7. The claimant was born on August 26, 1966 and was 45 years old, which is defined as a younger individual age 18-49, on the alleged disability onset date (20 CFR 404.1563 and 416.963).
8. The claimant has a limited education and is able to communicate in English (20 CFR 404.1564 and 416.964).
9. Transferability of job skills is not an issue in this case because the claimant's past relevant work is unskilled (20 CFR 404.1568 and 416.968).
10. Considering the claimant's age, education, work experience, and residual functional capacity, there are jobs that exist in significant numbers in the national economy that the claimant can perform (20 CFR 404.1569, 404.1569(a), 416.969, and 416.969(a)).
11. The claimant has not been under a disability, as defined in the Social Security Act, from October 14, 2011, through the date of this decision (20 CFR 404.1520(g) and 416.920(g)).

(Tr. 12, 14, 19-20.)

         On July 16, 2014, the Appeals Council denied Plaintiff's request for review of the ALJ's decision (Tr. 1-3), thereby rendering that decision the final decision of the SSA. This civil action was thereafter timely filed, and the court has jurisdiction. 42 U.S.C. § 405(g). If the ALJ's findings are supported by substantial evidence based on the record as a whole, then those findings are conclusive. Id.

         III. Prior Claim and Finding

         Prior to filing the current applications, Plaintiff filed applications for DIB and SSI on February 23, 2009. In her prior applications, Plaintiff alleged a disability onset date of March 11, 2006. Both applications were denied at the initial and reconsideration stages of state agency review. Thereafter, Plaintiff requested de novo review of her case by an ALJ. The prior ALJ, Claire R. Strong, heard the case on September 20, 2011. Plaintiff, who was represented by counsel, appeared and testified at the hearing, as did an impartial vocational expert. At the conclusion of the hearing, the matter was taken under advisement until October 13, 2011, when a written decision finding Plaintiff not disabled was issued. (Tr. 49-66.)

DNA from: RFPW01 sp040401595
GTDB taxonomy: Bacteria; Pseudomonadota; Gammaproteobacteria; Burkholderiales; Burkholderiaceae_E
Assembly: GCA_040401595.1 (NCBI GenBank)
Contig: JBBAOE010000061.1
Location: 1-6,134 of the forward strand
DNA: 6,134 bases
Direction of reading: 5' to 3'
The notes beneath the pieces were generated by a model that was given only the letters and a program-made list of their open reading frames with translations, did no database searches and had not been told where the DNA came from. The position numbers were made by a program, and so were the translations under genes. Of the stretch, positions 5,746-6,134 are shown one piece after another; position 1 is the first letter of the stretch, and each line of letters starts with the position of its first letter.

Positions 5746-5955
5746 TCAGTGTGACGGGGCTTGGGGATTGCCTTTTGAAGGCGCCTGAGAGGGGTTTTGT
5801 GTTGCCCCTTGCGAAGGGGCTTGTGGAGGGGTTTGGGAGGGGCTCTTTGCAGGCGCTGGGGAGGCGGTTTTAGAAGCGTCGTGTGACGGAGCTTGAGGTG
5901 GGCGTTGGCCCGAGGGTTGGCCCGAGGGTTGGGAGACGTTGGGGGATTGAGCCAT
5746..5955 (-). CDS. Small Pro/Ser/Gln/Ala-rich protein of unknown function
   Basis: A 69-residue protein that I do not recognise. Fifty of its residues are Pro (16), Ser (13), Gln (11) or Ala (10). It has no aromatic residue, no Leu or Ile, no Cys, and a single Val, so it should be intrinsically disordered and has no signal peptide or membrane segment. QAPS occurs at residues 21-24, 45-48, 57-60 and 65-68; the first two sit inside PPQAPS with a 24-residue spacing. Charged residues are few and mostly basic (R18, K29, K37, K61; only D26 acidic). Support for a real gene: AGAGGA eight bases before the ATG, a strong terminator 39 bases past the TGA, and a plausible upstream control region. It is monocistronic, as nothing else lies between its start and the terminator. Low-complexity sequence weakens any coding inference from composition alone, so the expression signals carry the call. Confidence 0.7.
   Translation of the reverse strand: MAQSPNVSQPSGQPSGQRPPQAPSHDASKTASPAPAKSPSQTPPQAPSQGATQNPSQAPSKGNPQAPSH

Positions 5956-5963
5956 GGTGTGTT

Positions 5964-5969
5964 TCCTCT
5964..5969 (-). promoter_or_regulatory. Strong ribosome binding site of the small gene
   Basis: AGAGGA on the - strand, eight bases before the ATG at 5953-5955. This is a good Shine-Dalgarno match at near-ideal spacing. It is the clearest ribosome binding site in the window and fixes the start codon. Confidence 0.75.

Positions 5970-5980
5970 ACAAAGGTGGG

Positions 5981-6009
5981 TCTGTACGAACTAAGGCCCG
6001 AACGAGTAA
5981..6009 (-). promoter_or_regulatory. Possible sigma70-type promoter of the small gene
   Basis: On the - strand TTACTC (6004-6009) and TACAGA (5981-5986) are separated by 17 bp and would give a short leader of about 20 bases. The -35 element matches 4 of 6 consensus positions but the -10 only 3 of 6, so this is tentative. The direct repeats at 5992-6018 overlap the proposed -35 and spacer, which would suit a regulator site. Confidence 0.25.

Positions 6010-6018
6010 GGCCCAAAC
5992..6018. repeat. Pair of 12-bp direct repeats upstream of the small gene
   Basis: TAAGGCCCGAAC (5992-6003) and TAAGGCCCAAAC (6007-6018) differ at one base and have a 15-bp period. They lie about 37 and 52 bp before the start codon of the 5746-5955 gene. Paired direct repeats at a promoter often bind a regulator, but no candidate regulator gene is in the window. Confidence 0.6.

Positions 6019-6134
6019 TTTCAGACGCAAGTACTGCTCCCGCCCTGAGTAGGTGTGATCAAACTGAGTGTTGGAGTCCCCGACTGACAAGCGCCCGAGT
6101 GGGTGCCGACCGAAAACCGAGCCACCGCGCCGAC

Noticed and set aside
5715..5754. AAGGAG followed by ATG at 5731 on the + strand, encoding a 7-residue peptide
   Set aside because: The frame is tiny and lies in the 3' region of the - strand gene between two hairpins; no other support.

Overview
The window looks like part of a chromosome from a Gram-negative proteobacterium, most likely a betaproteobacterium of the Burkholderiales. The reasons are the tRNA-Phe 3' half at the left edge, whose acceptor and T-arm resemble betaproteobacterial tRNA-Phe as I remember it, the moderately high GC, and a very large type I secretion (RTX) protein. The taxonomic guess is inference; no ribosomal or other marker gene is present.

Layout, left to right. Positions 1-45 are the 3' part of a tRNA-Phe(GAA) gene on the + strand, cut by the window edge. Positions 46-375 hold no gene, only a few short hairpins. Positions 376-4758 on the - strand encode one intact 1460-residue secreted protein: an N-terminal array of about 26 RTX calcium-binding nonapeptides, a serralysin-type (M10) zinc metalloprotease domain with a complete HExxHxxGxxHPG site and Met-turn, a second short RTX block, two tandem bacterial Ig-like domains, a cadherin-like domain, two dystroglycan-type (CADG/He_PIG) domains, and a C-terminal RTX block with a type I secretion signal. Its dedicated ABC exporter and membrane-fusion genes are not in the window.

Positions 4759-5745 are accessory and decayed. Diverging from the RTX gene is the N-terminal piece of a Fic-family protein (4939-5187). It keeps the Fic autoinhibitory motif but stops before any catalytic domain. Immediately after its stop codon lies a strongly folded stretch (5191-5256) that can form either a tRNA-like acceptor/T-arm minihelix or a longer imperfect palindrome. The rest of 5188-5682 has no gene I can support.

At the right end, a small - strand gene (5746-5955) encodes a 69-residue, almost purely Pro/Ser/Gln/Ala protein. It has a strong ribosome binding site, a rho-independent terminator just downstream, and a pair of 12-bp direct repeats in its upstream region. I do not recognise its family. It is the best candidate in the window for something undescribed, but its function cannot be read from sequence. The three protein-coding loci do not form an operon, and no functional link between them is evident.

In her written decision, ALJ Strong found that Plaintiff:

has the residual functional capacity to lift/carry 20 pounds occasionally and 10 pounds frequently; stand/walk for 6 hours; sit for 6 hours; frequently climb ramps/stairs, balance, stoop, kneel, crouch, crawl; occasionally climb ladders/ropes/scaffolds; avoid concentrated exposure to hazards and heights; may demonstrate mild difficulty in her ability to consistently understand and remember complex instructions, directions and procedures within the work place, consistently and appropriately interact with co-workers, supervisors and the public and consistently and appropriately respond to changes in the job schedule on an independent basis; mild to moderate difficulty in her ability to sustain concentration and persistence for making complex work-like decisions within the job setting, in her ability to persist during work days without interruptions from psychological symptoms and in her ability to consistently and appropriately take necessary precautions against perceived hazards within the workplace.

(Tr. 56-57.)

         IV. Review of the Record

         Prior to reviewing Plaintiff's medical records, the ALJ noted the October 13, 2011, unfavorable decision and explained that: